The urban local bodies have traditionally been slow in project implementation. The fundamental reason is that they do not have a predictable revenue stream for financial planning. If you are unsure about the money you are going to get as income in the future, you cannot do any multi-year investment planning and hence the project implementation capacity never gets developed, explains Abhay Kantak, Director, CRISIL Infrastructure Advisory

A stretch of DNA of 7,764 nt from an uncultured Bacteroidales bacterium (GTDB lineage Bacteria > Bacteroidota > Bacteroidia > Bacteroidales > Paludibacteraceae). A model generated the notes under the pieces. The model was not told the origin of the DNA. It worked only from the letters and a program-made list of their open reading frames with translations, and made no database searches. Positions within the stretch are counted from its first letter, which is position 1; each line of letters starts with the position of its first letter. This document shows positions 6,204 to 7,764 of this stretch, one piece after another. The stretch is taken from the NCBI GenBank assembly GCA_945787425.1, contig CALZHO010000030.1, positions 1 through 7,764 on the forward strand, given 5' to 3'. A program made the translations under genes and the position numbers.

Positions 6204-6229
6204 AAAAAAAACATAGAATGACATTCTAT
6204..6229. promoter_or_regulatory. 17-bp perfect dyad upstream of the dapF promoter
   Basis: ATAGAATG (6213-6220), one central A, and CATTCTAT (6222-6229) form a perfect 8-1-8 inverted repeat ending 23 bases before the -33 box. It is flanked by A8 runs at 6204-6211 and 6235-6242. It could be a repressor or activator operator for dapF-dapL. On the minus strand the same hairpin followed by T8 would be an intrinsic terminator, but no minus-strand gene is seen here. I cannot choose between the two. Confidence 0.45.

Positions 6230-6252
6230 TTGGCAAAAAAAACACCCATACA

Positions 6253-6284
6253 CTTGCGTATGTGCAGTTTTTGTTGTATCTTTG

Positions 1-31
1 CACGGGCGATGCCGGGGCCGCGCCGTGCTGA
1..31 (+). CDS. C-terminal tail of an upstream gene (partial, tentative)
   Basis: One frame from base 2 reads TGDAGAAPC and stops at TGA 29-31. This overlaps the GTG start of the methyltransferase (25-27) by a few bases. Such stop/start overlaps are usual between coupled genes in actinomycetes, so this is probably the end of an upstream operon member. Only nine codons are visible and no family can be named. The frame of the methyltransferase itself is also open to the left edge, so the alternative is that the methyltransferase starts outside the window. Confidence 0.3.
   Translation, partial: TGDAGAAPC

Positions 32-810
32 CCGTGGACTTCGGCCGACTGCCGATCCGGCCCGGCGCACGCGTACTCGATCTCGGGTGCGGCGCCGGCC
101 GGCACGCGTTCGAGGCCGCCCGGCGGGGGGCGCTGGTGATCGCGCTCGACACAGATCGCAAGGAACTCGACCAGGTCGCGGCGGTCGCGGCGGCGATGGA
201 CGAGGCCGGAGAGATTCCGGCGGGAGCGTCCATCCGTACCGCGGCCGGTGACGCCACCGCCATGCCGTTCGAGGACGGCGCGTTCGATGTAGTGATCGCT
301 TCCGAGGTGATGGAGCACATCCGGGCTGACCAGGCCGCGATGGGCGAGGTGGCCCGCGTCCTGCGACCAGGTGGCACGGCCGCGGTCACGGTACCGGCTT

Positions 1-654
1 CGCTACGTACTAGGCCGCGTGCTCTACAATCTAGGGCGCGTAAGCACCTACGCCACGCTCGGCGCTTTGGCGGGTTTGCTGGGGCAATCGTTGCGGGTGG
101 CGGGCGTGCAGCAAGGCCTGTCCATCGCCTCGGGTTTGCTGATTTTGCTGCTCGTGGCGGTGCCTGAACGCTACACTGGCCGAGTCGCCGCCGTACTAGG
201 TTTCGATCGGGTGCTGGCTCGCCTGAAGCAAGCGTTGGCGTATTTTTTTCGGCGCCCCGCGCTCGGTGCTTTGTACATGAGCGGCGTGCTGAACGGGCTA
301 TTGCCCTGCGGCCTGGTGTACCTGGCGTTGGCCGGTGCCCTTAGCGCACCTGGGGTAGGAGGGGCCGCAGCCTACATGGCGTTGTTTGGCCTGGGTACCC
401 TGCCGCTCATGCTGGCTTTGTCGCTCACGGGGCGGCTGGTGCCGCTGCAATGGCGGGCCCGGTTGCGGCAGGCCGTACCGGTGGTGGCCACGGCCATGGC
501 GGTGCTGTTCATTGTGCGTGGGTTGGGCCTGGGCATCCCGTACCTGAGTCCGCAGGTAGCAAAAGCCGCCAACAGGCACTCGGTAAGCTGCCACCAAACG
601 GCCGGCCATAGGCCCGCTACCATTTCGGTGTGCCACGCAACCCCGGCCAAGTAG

The Smart Cities Mission was launched in 2015. Where are we after five years? The entire Smart Cities Mission was launched in a very staggered manner. The first batch of 20 cities was announced in January 2016. In the first year, a lot of time was spent in the creation of special purpose vehicles (SPVs) and contracting out preliminary consultants. At that time, the concept of an SPV was completely new to urban local governments, hence, it took some time to take off. The idea was to fast-track implementation but that can only be properly assessed in the long-term. In the short or medium-term the start-up time is going to be somewhat on the higher side. That's the reason why the 20 cities have not been able to accelerate their investment spends. That is the first part.